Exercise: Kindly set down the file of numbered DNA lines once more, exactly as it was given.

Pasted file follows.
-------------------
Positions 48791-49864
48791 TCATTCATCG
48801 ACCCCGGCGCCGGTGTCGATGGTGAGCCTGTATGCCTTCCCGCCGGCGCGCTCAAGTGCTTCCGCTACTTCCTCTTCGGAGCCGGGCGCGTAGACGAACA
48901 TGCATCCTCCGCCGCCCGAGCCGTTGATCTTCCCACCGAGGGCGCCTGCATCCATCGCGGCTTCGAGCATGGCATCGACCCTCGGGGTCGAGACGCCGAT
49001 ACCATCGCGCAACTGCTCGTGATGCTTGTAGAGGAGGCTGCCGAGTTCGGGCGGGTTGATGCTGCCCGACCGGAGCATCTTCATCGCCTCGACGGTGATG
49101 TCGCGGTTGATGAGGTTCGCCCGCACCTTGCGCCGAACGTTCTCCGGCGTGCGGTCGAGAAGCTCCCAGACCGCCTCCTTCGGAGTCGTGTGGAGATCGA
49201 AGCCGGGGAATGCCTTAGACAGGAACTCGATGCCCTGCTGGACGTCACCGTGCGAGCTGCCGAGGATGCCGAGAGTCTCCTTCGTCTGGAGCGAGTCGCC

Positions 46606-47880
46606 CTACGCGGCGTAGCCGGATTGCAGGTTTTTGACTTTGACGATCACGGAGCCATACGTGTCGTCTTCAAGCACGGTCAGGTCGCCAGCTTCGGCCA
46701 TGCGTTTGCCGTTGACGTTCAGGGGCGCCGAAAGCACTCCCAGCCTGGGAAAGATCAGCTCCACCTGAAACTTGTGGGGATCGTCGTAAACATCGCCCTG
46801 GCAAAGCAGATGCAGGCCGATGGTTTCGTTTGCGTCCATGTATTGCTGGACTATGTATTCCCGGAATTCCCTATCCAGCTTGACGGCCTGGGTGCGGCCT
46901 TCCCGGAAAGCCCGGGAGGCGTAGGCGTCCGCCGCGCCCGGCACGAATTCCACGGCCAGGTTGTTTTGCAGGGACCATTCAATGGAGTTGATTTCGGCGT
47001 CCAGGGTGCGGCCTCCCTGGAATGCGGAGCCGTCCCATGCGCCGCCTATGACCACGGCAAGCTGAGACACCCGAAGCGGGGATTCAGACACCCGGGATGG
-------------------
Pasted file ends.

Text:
Positions 48791-49864
48791 TCATTCATCG
48801 ACCCCGGCGCCGGTGTCGATGGTGAGCCTGTATGCCTTCCCGCCGGCGCGCTCAAGTGCTTCCGCTACTTCCTCTTCGGAGCCGGGCGCGTAGACGAACA
48901 TGCATCCTCCGCCGCCCGAGCCGTTGATCTTCCCACCGAGGGCGCCTGCATCCATCGCGGCTTCGAGCATGGCATCGACCCTCGGGGTCGAGACGCCGAT
49001 ACCATCGCGCAACTGCTCGTGATGCTTGTAGAGGAGGCTGCCGAGTTCGGGCGGGTTGATGCTGCCCGACCGGAGCATCTTCATCGCCTCGACGGTGATG
49101 TCGCGGTTGATGAGGTTCGCCCGCACCTTGCGCCGAACGTTCTCCGGCGTGCGGTCGAGAAGCTCCCAGACCGCCTCCTTCGGAGTCGTGTGGAGATCGA
49201 AGCCGGGGAATGCCTTAGACAGGAACTCGATGCCCTGCTGGACGTCACCGTGCGAGCTGCCGAGGATGCCGAGAGTCTCCTTCGTCTGGAGCGAGTCGCC

Positions 46606-47880
46606 CTACGCGGCGTAGCCGGATTGCAGGTTTTTGACTTTGACGATCACGGAGCCATACGTGTCGTCTTCAAGCACGGTCAGGTCGCCAGCTTCGGCCA
46701 TGCGTTTGCCGTTGACGTTCAGGGGCGCCGAAAGCACTCCCAGCCTGGGAAAGATCAGCTCCACCTGAAACTTGTGGGGATCGTCGTAAACATCGCCCTG
46801 GCAAAGCAGATGCAGGCCGATGGTTTCGTTTGCGTCCATGTATTGCTGGACTATGTATTCCCGGAATTCCCTATCCAGCTTGACGGCCTGGGTGCGGCCT
46901 TCCCGGAAAGCCCGGGAGGCGTAGGCGTCCGCCGCGCCCGGCACGAATTCCACGGCCAGGTTGTTTTGCAGGGACCATTCAATGGAGTTGATTTCGGCGT
47001 CCAGGGTGCGGCCTCCCTGGAATGCGGAGCCGTCCCATGCGCCGCCTATGACCACGGCAAGCTGAGACACCCGAAGCGGGGATTCAGACACCCGGGATGG